For several angry days last December, one of China’s top state elementary schools, Fangcaodi International School, nearly became a statistic in the rising number of “mass incidents” here. That term includes petitions, demonstrations and strikes, both peaceful and violent, and there were about 280,000 in 2010, according to Sun Liping, a Tsinghua University sociologist. That was up from 87,000 in 2005, according to the Ministry of Public Security.
At a stormy meeting on Dec. 3, some parents threatened to demonstrate at the school gates unless the principal agreed to ban cars from driving throughout the campus, after a first grader was nearly killed in an accident involving a school car on the playground the month before. On Nov. 15, a school driver had driven over what he apparently believed was just a pile of children’s coats. But 6-year-old Julien Glauser, a half-Chinese, half-Swiss student, was lying on the coats. Dragged along the ground for more than 8 meters, or nearly 28 feet, underneath the black Toyota Camry, Julien suffered severe spine, lung and head injuries. He is expected to make a good recovery — a miracle, doctors in Switzerland later told the parents, Olivier Glauser and his wife, Hong Li.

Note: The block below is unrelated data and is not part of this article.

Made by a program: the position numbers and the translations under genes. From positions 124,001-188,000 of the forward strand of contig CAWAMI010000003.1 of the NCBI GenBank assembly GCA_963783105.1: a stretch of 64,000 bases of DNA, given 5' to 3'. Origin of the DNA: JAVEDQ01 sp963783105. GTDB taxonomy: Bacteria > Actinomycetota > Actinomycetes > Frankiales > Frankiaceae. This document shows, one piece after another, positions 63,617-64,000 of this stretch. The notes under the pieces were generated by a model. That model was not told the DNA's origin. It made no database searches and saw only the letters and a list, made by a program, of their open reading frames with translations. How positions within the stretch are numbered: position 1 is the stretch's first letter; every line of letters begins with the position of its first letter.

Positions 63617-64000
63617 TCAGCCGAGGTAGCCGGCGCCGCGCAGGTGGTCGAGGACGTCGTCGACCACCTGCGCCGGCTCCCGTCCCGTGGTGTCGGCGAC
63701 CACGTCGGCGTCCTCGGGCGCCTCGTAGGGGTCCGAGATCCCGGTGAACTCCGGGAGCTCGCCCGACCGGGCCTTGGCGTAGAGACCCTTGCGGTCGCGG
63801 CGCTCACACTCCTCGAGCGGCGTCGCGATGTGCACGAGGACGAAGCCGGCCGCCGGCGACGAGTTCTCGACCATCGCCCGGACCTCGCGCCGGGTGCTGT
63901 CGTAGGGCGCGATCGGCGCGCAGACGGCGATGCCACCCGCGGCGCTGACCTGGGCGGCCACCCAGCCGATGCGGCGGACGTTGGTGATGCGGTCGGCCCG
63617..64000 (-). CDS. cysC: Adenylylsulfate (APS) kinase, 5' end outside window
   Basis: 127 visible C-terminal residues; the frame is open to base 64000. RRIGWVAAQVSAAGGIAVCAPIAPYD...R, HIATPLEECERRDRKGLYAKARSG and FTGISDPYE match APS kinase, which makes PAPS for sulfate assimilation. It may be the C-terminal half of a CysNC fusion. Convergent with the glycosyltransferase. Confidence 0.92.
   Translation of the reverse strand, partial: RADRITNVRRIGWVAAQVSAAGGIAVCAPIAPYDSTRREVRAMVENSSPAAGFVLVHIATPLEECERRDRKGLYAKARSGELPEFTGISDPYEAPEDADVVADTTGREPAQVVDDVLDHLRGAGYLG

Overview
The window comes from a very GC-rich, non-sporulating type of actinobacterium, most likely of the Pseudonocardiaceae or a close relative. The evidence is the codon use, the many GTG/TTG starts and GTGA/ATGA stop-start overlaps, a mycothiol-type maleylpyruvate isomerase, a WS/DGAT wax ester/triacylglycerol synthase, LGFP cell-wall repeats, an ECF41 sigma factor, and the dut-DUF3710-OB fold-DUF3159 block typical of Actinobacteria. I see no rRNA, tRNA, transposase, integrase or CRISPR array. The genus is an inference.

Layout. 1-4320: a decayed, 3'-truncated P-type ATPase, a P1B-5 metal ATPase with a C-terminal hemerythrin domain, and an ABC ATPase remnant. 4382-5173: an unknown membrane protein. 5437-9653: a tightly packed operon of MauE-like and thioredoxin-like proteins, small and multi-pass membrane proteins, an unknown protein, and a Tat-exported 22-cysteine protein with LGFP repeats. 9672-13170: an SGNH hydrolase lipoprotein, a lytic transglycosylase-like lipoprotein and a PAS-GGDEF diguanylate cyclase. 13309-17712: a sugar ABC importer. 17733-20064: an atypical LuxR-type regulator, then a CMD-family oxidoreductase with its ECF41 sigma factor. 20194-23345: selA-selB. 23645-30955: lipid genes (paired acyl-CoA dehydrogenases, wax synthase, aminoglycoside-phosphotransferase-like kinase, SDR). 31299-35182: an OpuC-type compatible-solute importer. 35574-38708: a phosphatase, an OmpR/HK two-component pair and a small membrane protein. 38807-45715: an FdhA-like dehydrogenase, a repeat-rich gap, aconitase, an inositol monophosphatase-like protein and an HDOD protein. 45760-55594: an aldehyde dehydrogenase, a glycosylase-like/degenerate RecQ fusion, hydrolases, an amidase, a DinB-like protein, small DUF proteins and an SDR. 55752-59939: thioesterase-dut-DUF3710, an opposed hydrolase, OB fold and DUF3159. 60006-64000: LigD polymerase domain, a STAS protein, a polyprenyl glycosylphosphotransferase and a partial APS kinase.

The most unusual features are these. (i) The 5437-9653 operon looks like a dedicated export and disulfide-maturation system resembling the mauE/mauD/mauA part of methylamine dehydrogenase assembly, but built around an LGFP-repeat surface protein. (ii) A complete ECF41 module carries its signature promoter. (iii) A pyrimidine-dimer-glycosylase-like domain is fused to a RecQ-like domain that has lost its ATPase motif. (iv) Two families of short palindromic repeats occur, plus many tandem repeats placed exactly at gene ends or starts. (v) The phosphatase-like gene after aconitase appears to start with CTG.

“They told us they normally only see such injuries in autopsies,” Mr. Glauser said. Six months later, Mr. Glauser and Ms. Li are accusing the school of a cover-up, lack of accountability, failing to voluntarily improve safety and refusing compensation for medical expenses. “They said, ‘Sue us,”’ Mr. Glauser said. Contacted this week, however, the school said it would indeed compensate the victim’s family. A spokesman for the school, who gave his surname as Zhang, declined to provide details, saying internal investigations were continuing.